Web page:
In reality, I’m sitting in a coffee shop, sipping on a beautifully-designed latte, while Avril Lavigne plays in the background. There are so many people out and about today that it’s obvious Christmas is just around the corner. It’s December 21st. There are decorated Christmas trees in every coffee shop and in many of the stores that line the busy streets. English Christmas music blasts from those same stores, Mariah Carey declaring to the world that all she wants for Christmas is YOU!!

This is hands-down one of my favourite Christmas songs ever. When it comes on the radio when I’m driving home from an afternoon of Christmas shopping back in Canada, I can’t help but screech out with excitement and start singing and dancing just like Mariah Carey herself. Sometimes, I get so into it that I almost forget that I am, in fact, not Mariah Carey. When the song ends, and I’m forced to come back to reality, this fact dawns on me. My moment of glory is always short-lived, but no less enjoyable.

Today, though, hearing it is only another reminder that I’m not home. I’m here, in Korea, thousands of miles from home. Across the world, in fact. It would be hard to get much further away at this point.

This is one of the things I dislike most about living abroad. Outside of Canada, I’ve only ever lived for an extended period of time in Korea, but this will be the second Christmas season I’ve spent away from home. I have a feeling that it probably wouldn’t really matter where I was, though, because wherever it was, it just wouldn’t be home.

This sounds silly in many ways. I actually feel guilty saying it out loud sometimes. Maybe that’s why I’m sitting here writing it instead. It’s hard to have this conversation with people who don’t feel the same way about this holiday. Those kind of conversations tend to go something like this:

Me: “I really miss my family. I wish I was going home for Christmas.” Waaaaaaaaaaa.

Them: “Meh. Christmas is just a day anyway. It’s overrated.”

Or sometimes, like this:

Them: “Sorry………..” (with looks of sympathy).

Or, better yet:

Me: “I’m so sad I’ll be missing Christmas this year. I really wish I could be home to see everyone.”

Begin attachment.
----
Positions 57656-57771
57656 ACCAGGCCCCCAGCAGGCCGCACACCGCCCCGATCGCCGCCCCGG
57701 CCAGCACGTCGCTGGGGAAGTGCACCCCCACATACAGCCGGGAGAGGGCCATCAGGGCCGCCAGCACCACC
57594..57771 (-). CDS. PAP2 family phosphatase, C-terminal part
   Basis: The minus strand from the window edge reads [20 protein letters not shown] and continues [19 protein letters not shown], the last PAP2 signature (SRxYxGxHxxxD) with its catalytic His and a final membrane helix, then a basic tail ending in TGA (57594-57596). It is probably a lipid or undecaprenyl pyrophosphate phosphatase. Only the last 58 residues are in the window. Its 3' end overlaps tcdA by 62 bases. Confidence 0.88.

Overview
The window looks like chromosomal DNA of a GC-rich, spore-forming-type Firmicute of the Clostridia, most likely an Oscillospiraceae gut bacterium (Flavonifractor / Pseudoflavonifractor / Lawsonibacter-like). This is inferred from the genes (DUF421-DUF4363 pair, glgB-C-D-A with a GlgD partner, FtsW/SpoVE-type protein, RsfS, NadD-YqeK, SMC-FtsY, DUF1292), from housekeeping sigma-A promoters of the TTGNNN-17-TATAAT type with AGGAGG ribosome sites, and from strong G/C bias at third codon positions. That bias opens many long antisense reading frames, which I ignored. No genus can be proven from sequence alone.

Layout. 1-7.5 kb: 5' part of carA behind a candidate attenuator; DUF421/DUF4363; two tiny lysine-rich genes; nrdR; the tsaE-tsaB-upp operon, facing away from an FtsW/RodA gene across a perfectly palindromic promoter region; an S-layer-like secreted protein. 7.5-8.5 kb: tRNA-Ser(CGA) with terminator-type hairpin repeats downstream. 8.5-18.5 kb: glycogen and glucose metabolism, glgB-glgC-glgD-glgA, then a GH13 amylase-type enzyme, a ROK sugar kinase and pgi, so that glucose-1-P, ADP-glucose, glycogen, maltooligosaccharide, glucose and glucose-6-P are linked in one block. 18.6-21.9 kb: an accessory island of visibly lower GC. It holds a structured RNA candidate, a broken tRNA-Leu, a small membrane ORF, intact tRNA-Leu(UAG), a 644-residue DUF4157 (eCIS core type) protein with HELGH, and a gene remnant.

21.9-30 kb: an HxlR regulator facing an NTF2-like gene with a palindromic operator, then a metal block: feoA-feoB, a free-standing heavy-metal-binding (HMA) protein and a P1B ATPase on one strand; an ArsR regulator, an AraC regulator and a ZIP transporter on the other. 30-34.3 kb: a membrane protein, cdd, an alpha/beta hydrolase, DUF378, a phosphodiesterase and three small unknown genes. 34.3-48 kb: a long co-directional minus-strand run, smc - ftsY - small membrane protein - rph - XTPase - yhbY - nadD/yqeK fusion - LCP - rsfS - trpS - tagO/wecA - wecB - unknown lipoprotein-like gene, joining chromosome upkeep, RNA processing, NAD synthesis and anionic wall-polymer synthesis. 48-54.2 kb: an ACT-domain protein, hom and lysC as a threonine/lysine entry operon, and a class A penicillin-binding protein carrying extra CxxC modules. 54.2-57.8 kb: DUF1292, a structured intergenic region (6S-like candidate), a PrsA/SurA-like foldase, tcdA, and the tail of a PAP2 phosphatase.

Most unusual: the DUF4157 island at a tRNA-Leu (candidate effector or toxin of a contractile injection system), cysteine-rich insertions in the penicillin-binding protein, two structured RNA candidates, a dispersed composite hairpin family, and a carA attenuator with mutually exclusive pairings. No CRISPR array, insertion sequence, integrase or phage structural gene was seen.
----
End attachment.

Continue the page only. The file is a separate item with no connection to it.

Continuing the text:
Them: “Are you serious? You get to travel! You’re so lucky! What are you whining about!?”

I have to admit that these people have a good point. I agree that I am extremely lucky to be able to live abroad, to travel, and to gain new experiences. I know how fortunate I am to be here. There’s no question about whether or not I’m grateful for this opportunity.

In my experience, however, knowing this doesn’t seem to make the holidays away from home any easier. Having lived away from home for two years now, I’ve realized two things about myself; that I’m very much a family-oriented person, and that Christmas is an important time of year for me. I can tell myself a hundred times (and have!) to make the best of it, but it never seems to be that easy.

Of course, Christmas, and all the hype that goes along with it, isn’t for everyone. For some, Christmas means little more than a day off work. (Great! Finally a day to relax!) For me though, it means so much more.

I can listen to Mariah Carey’s Christmas CD on repeat (and if I’m being honest, I probably will!) but it won’t change the fact that the most important part of Christmas, for me, is still missing.

Categories: My 500 Words, Writing | Tags: , , , , , , , , , , | Leave a comment

The Hardest Things About Living Abroad

The Hardest Things About Living Abroad

With adventure, comes sacrifice.

Blog #9 of my series for Verge is all about balance, and the realities of a life overseas.

Categories: South Korea, Travel | Tags: , , , | Leave a comment